Finite Temperature and Finite Deformation: New Tools for More Efficient and Accurate Atomistic Simulation

Ronald E. Miller

Carleton University

Tuesday, July 18, 1:30 pm


Two of the important challenges to using atomistic simulation to study material behaviour are modeling the roles of finite temperature and finite deformation.  In this presentation I will discuss a new method for finding activation energies for atomistic systems and an improved method for accurately controlling the true stress in molecular dynamics.

When studying the deformation of solids at finite temperature, we are regularly confronted with the long time scales associated with activated processes.  Diffusion, defect nucleation and dislocation motion are all processes that are often too slow to study with direct atomistic simulations.  Instead, we must appeal to models based on transition state theory, whereby we can predict process rates using accurately calculated parameters from key atomic configurations.  Specifically, we require knowledge of three atomic configurations: two local minima on the potential energy surface (PES) of the atoms (the "reactant" and "product" states), and the saddle point ("transition" state) configuration between these minima.  For complex processes involving many atoms, the challenge is to find these configurations both efficiently and with sufficient accuracy.

In this presentation, I will discuss a new method called TRREAT (the "Transition Rapidly-exploring Random Eigenvector Assisted Tree" method) that we have developed for the purpose of searching the PES for transition and product states.  The method is related to methods in the literature (e.g. the nudged elastic band, dimer and activation-relaxation methods) but seems to have advantages for certain applications.  Specifically, it can find numerous transition and product states from knowledge of only the reactant state and does so efficiently by a combination of Monte Carlo search, eigenvector biasing and a method to avoid previously searched regions of the PES.  Further, because it works well with only approximate eigenvectors (due to its stochastic nature), it can be applied to large DFT calculations where accurate eigenvectors are prohibitively expensive to compute.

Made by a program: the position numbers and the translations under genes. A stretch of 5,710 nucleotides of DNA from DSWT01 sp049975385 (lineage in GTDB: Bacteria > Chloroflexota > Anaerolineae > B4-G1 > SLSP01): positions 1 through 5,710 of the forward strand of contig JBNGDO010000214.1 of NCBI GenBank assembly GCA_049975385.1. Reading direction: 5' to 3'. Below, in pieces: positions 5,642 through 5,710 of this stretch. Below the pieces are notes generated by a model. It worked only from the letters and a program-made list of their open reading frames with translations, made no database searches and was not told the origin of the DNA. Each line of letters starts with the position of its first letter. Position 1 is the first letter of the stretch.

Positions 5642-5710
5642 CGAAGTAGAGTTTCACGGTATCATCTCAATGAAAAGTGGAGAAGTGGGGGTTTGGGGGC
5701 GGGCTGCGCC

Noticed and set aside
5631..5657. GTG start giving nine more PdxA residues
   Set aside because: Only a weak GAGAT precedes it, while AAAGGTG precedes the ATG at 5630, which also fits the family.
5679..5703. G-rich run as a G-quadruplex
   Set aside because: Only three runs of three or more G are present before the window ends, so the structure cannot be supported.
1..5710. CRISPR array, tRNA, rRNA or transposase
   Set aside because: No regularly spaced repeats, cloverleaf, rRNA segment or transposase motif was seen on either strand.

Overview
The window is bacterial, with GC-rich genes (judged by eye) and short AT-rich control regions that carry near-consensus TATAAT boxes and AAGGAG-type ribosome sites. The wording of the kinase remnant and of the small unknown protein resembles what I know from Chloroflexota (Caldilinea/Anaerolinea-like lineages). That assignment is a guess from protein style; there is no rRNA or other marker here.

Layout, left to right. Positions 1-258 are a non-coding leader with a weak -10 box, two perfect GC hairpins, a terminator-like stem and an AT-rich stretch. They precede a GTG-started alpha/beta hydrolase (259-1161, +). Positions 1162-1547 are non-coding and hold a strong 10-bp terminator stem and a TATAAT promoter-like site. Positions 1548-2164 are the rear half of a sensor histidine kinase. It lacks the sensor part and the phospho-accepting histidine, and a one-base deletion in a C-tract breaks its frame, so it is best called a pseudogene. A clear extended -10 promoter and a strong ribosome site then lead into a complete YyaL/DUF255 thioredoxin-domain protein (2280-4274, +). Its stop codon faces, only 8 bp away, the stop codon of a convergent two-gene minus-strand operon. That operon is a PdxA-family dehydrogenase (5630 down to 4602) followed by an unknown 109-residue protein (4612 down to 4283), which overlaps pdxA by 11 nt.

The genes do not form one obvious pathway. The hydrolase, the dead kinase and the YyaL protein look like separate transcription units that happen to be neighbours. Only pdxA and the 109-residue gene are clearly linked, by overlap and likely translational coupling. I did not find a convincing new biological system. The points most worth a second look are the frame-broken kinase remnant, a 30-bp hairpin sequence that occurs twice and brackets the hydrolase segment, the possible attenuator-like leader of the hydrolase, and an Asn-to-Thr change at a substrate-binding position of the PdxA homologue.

The second challenge I will address, that of finite deformation, is important when studying soft materials or stress-induced phase transformations of crystals.  When the stress state needs to be controlled in atomistic simulation of such systems, this is almost universally achieved using the Parrinello-Rahman algorithm or some related technique.  However, none of these techniques are able to control the true (Cauchy) stress applied to the system.  Instead, they apply an approximation to the second Piola-Kirchhoff stress (related to the "engineering" stress).  The true Cauchy stress that results during such a simulation is dependent on the deformation of the simulation cell.  Further, this true stress cannot be known a priori, and it can be significantly different than the apparent applied stress when the deformation is large. 

In this presentation, I will discuss an alternative molecular dynamics algorithm that controls the true Cauchy stress applied to the system.  The "Cauchystat" is based on the constant stress ensemble presented by Tadmor and Miller (“Modeling Materials: Continuum, Atomistic and Multiscale Techniques," Cambridge University Press, 2011), but with modified equations of motion that update the system boundary conditions in response to the resulting deformation of the simulation cell.


Ron Miller received his BSc in Mechanical Engineering from the University of Manitoba in 1994, and his PhD in engineering from Brown University in 1997. He was a post-doctoral fellow in the Division of Engineering and Applied Sciences at Harvard University. He is co-author of over 70 scientific articles and two textbooks published by Cambridge University Press. He has been a visiting research professor at EPFL (Lausanne, Switzerland), INPG (Grenoble, France), the Technion (Israel) and Brown University (USA). He is currently Professor and Chair of the Dept. of Mech. and Aero. Engineering at Carleton University. 

His research focuses on modeling and simulation of materials at the atomic scale. He has been actively involved in the development of a number of multiscale methods that aim to reduce the computational expense of atomic-scale simulation,  and more recently has turned his attention to the development of interatomic potentials and new techniques for exploring energy landscapes to find activation barriers.